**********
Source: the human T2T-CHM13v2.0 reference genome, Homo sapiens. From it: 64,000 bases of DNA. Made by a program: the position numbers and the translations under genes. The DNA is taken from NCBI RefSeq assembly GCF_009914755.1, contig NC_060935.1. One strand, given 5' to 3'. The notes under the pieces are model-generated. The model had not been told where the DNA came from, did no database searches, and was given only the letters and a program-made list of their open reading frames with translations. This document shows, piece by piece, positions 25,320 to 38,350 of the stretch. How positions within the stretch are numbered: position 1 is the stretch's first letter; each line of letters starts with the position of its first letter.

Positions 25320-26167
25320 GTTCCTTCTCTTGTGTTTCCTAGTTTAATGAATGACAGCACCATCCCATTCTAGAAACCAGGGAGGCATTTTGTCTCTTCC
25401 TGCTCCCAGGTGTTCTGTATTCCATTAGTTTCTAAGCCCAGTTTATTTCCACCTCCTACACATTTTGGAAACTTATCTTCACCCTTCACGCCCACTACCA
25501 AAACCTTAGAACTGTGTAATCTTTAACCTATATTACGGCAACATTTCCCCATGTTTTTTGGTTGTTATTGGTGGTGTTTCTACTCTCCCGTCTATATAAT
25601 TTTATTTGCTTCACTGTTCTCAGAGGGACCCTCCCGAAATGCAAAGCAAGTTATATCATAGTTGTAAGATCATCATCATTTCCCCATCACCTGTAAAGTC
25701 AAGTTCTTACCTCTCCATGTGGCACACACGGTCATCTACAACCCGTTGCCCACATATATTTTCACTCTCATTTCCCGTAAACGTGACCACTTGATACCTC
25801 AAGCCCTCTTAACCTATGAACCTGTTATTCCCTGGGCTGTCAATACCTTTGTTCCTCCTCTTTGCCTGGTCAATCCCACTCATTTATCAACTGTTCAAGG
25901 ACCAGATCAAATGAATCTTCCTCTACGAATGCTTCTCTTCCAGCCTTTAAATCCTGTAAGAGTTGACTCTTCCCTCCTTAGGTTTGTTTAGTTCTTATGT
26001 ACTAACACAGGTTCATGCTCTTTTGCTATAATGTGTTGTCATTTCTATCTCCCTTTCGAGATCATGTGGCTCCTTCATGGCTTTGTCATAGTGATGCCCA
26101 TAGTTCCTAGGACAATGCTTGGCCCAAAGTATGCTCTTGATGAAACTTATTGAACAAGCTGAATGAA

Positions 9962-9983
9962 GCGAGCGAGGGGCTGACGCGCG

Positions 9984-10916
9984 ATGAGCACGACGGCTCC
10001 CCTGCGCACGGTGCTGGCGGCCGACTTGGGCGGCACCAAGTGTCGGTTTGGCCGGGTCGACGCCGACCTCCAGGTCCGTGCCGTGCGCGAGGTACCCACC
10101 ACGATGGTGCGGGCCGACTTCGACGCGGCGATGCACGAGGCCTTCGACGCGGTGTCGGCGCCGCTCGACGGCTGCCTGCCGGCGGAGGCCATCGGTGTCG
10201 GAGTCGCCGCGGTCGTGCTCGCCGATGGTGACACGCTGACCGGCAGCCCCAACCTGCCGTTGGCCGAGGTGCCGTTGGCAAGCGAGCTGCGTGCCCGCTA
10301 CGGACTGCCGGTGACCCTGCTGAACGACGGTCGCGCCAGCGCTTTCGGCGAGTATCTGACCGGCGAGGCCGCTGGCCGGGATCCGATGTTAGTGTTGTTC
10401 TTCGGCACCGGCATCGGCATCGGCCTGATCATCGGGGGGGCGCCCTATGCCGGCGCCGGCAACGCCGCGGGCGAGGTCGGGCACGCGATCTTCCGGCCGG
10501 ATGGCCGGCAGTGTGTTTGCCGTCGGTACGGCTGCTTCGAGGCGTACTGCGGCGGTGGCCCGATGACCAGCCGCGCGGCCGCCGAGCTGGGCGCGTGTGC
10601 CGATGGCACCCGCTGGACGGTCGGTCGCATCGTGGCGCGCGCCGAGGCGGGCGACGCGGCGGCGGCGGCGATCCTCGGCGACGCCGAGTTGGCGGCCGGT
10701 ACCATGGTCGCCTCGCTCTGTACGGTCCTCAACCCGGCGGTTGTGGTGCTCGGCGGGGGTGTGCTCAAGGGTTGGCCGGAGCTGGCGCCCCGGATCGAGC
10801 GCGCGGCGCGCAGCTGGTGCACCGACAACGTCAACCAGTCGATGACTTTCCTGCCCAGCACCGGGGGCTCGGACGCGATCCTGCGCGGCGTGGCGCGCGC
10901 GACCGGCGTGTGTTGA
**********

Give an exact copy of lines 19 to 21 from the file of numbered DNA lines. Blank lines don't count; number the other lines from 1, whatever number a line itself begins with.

10301 CGGACTGCCGGTGACCCTGCTGAACGACGGTCGCGCCAGCGCTTTCGGCGAGTATCTGACCGGCGAGGCCGCTGGCCGGGATCCGATGTTAGTGTTGTTC
10401 TTCGGCACCGGCATCGGCATCGGCCTGATCATCGGGGGGGCGCCCTATGCCGGCGCCGGCAACGCCGCGGGCGAGGTCGGGCACGCGATCTTCCGGCCGG
10501 ATGGCCGGCAGTGTGTTTGCCGTCGGTACGGCTGCTTCGAGGCGTACTGCGGCGGTGGCCCGATGACCAGCCGCGCGGCCGCCGAGCTGGGCGCGTGTGC